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Monday, December 11, 2006

Diamonds, mining for dust

Following the world wide opening of the movie Blood Diamonds in theaters this week, attention has once again focused on the illicit trade in African “conflict” diamonds. Diamond merchants everywhere are scrambling to convince consumers that their stones conflict free locations. however the truth remains that, no supplier - not even vaunted De Beers - can guarantee a diamond's origin at the retail level.

Diamonds come onto the market by a variety of routes including: brokers, archived stores and retrieved (recycled sources). In fact, where your diamond actually came from is probably as much a mystery to the retailer as to you.

Surface mining, in all its forms, for whatever treasure lies beneath, leaves giant scar on the planet (see our report Green grow the diamonds, Jan 06) as well as scars upon a society that tolerates it. For years, Diamond mining has disrupted the landscape of continents from Africa to the Arctic. Mining interests continue to exploit human and environmental resources in order to glean the merest “dust” of diamonds.

Roughly, 49% of all diamonds originate from central and southern Africa; and significant sources of the mineral have been discovered in Canada, India, Russia, Brazil, and Australia. Generally, diamonds are mined from volcanic vents called pipes buried deep in the Earth where high pressure and temperature enable formation of the crystal.

Annually, 26,000 kg of “graded” diamonds are mined, with a value estimated in USD of $9 billion (1 kilogram equals just over 35 ounces or 2.2 lbs), that equals roughly 29 tons of raw diamond mined each year. The total weight of the earth is 5972 sextillion tons, by comparison, just dust. But the damage it does to the planet and people who work the mine fields is enormous.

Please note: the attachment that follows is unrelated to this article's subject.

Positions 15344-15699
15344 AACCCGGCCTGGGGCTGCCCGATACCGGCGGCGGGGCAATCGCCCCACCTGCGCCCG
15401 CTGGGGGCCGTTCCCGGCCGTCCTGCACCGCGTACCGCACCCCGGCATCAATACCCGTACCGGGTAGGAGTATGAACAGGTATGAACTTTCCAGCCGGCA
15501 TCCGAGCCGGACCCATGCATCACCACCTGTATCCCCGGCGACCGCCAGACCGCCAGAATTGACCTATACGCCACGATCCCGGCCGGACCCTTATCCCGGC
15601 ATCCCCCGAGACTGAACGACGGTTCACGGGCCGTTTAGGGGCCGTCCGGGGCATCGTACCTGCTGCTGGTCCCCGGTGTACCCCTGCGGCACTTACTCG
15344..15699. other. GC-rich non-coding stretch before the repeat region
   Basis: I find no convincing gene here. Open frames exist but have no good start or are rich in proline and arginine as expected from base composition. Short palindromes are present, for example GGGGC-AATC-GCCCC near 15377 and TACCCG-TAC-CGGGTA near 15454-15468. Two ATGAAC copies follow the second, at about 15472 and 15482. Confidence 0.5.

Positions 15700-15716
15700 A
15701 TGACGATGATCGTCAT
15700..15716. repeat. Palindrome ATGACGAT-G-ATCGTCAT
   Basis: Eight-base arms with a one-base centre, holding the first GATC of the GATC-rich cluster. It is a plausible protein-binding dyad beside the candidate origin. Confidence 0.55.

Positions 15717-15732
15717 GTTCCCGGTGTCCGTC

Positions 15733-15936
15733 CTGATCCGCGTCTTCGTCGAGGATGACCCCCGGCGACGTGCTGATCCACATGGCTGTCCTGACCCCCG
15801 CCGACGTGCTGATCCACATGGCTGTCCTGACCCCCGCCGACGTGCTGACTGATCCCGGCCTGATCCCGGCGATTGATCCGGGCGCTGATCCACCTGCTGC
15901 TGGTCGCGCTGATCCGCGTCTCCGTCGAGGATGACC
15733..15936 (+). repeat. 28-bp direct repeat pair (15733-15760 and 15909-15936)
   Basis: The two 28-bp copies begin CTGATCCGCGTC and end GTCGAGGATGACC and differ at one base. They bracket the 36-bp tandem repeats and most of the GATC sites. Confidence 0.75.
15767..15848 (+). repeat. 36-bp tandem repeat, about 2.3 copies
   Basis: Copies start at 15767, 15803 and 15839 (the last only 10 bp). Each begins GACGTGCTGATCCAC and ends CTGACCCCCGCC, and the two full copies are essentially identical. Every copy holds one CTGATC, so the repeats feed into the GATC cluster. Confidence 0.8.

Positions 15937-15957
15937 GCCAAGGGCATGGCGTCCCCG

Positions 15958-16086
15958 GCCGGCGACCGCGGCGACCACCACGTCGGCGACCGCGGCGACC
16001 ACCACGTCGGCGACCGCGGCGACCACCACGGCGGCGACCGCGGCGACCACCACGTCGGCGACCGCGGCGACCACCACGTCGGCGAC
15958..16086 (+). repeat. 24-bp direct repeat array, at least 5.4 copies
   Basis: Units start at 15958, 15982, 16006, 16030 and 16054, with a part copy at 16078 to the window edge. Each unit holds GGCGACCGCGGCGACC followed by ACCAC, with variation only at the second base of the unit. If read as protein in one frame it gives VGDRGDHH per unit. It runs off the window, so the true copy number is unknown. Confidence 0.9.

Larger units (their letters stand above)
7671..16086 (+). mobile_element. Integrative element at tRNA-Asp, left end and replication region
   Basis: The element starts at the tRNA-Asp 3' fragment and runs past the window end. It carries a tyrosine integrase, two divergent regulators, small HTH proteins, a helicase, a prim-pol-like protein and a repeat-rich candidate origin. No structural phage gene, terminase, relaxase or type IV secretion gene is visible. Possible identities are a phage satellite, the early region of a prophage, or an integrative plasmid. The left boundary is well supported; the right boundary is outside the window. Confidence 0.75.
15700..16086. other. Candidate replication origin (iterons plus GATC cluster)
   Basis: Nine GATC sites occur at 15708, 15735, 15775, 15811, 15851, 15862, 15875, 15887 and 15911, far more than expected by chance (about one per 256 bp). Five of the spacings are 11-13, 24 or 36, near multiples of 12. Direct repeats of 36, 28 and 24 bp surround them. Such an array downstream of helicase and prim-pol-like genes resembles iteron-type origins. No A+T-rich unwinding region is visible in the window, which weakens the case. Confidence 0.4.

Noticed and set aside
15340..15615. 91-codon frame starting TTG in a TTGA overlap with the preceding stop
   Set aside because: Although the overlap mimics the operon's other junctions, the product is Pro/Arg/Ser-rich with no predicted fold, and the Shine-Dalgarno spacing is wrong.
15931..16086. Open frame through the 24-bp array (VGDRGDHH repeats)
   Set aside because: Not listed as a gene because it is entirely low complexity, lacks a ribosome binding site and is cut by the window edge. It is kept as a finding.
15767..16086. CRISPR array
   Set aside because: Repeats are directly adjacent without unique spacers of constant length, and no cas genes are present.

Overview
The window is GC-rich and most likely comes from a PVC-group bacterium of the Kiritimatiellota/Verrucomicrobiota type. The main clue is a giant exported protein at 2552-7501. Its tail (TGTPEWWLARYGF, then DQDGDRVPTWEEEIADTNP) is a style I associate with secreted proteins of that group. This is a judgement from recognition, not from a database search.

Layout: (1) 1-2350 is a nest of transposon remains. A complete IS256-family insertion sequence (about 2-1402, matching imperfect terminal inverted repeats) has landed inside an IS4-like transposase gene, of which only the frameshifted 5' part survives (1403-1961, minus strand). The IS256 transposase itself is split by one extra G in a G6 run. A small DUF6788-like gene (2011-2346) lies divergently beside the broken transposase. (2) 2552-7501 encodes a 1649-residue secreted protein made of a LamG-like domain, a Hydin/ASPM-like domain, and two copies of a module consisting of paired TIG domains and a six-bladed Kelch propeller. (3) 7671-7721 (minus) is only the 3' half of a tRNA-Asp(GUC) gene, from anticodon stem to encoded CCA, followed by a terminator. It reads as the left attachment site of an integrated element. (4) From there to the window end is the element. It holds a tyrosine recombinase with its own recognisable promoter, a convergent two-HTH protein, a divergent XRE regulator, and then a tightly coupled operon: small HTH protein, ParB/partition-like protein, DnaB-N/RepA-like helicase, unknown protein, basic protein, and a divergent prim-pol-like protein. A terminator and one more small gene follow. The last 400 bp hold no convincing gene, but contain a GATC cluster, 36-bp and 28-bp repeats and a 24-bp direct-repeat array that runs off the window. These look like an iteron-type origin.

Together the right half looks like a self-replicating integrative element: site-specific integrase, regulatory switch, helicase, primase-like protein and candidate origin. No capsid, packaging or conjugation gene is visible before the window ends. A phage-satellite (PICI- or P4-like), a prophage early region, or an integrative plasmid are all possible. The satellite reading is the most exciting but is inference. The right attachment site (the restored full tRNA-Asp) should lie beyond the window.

Mining and the distribution of natural diamonds frequently raise concerns, about the sale of conflict diamonds – blood diamonds - by African paramilitary groups. Allegations that De Beers misuses its dominance in the industry to control supply and manipulate price abound. Yet, even as 'De Beers’ market share has dropped below 60%, there are other companies rising to fill the void. (Video interview with Manager, DeBeers' Snap Lake Project.)

Diamond sales yearly reap enormous profits for globalized mining corporations returning but a small fraction of the revenues to local economies, Mining, as it has always in the past, creates boomtowns, only to be followed by abandoned claims, scarred earth and devastated economies. Considering these sobering consequences, perhaps diamonds are forever.

by Harlan Weikle
Greener Magazine


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